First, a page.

mile point was for Saturdays ride, and to let him stretch a bit. The
leaves on the trees were beautiful against the bright, clear blue sky.
Camp is right near the MO river, and the trail I took went up along a
ridge, over looking the river. While a bit cool, the weather was really,
really nice. We all wished it would stay like that for the weekend, but
the forecast was not looking in our favor. Everything from sleet,
freezing rain, to snow and frigid temperatures were being tossed out by
weather-guessers. The ride meeting went quick, as everyone was cold,
and we all quickly rushed for our capers and trailers to figure our
times for the maps, and warm up. Not a lot of social chit chat Friday
night! Heard a few rain drops hit the roof over night, but Saturday
morning dawned with only the smallest little tiny snowflakes dropping by
the time we rode out. I am usually ready early, and one of the first to
time out, but this AM I was just running behind, rushed, and ended up
almost last. But Hank did not seem to know, or care, and walked out of
camp calm and not in a rush to catch anyone.
Right as we leave camp is a horse bridge, that we were told to cross,
and then halt with our horses hind feet still on the bridge. Hank did so
nicely, and we then headed on down the trail. Not long, and I hooked up
with Mary Anna Wood, who owns Elmer Bandit. (Google Elmer Bandit if you
do not know of him). She was riding a borrowed horse for the weekend,
who Hank has ridden with before. They pace well together, and we rode
all day together. Hank likes being in the lead, and Striker is happy to
The trails wander up and down through the woods, along ridges, across a
few streams, and around the edges of open fields. Over all, the weather
was kind. Every once and awhile, we would get the small snow flakes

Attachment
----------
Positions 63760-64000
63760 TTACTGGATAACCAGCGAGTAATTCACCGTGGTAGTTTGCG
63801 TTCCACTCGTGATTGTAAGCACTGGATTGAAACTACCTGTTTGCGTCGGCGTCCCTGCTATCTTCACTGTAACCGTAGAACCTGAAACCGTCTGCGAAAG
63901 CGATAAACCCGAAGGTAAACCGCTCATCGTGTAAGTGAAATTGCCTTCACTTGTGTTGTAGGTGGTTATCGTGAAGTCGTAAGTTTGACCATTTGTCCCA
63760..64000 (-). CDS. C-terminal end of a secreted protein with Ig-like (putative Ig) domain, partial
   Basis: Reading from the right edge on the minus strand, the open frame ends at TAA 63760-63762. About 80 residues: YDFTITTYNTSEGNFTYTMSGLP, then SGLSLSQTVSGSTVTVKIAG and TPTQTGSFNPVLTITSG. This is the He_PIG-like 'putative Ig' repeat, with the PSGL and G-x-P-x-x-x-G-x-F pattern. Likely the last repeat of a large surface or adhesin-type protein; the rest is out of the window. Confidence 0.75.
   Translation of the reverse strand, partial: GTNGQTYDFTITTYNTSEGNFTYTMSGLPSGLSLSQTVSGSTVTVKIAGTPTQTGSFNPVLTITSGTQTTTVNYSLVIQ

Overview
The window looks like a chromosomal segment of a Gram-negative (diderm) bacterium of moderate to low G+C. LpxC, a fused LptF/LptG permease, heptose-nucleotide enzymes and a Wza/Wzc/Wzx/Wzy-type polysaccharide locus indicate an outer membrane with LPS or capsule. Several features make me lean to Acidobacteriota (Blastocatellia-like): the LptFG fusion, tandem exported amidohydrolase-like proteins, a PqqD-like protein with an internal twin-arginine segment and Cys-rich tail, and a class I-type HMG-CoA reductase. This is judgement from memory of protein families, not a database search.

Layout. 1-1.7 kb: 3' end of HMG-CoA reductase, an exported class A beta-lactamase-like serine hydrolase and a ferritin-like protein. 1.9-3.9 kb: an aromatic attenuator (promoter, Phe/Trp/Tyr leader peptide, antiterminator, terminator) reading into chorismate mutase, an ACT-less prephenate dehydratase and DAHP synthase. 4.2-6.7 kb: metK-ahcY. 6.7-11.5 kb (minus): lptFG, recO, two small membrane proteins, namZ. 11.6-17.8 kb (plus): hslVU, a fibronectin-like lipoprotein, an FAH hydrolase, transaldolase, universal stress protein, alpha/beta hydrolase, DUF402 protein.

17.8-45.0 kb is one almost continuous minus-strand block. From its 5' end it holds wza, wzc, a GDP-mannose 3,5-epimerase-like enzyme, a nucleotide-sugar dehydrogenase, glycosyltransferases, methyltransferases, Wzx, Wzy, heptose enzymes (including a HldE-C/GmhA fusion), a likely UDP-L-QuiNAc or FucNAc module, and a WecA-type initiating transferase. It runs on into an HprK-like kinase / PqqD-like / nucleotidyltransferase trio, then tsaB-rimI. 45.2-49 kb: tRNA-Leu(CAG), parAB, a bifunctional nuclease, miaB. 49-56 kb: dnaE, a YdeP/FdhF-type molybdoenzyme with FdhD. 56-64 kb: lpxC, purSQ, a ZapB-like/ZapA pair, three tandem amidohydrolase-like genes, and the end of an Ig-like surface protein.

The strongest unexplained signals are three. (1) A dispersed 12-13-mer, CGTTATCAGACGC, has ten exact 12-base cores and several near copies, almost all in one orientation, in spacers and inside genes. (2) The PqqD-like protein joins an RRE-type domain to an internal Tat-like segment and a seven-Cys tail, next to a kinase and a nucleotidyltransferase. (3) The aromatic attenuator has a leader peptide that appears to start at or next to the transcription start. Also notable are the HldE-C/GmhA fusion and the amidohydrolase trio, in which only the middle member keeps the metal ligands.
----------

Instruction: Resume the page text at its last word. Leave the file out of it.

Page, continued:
again, but no wind to speak of, and the footing was much better than
anticipated. I had been told if it rained, the trails got really slick.
Most of us were preferring the rain coming down in the frozen form, as
it was not making the trails slick. I could see how some of the hills we
went up and down would be a real challenge if they were slick. This is
a really beautiful park. I will try to get photos tomorrow, as it is not
to rain or snow on us.
The vet does a good balance of metabolic and soundness checks, and
obstacles to show the horses basic skills for doing distance riding,
without being too "horse show" like. We had a metabolic check in hand,
then we had to position the horse, and then do a 180 degree turn on the
forehand, then back them down a grassy slope, position them for a mount
from the slope, and we were done. Because of the limited areas the
judges could get to us, they made this one a multi part. We had to wait
for our turn, and it was the one spot where the wind picked up. Hank was
getting cold, and a little cranky, but he was a good boy. I found it
interesting that I was the only rider I saw who had brought a rump rug
to pull over their horses hind quarters during the P&R's, or while
stopped. I was not going to risk him cramping up from the cold. Later
we had another observation where they did another metabolic check, then
a trot for soundness, and then we had to stop, side pass over to a tree,
and remove or clip on a flagging ribbon. We have marked a lot of trails,
and Hank was a good boy, and did not figure out how to put his own spin
on it. He did not lose any P&R points, but we had to have one recheck.
Just as she took his pulse, the wind kicked up with a big cold gust, a
couple people walked in front of him to go to another horse, and I could
see him get worried about all of it. But on the recheck, all was fine.
He also had his gums show they were "injected" again. Wish we could
figure out whey they do this out of the blue, but I think it is just
going to be something that happens with him. All the other parameters
are always fine.
So, with all judging and P&R's done, we cruised in the last 8 of the 27+
miles. He was very chipper, and feeling good. I can not describe the
feeling of having him trot so willing down the trail, after such a long
season, and this being the 5th weekend in a row for us to be at a ride.
Even with the temps in the 30's, I was feeling pretty warm inside.
After we got back in camp, the vet came by the trailer, and everything
was fine. Still a little injected in the gums, and that tendon that he
had slight issue with earlier in the year had a little bit of fill. But
his back and legs looked great, and he is munching away with his jammies on.
Tomorrow is to be cold, but no wet or frozen stuff is to fall. Hope
that holds true.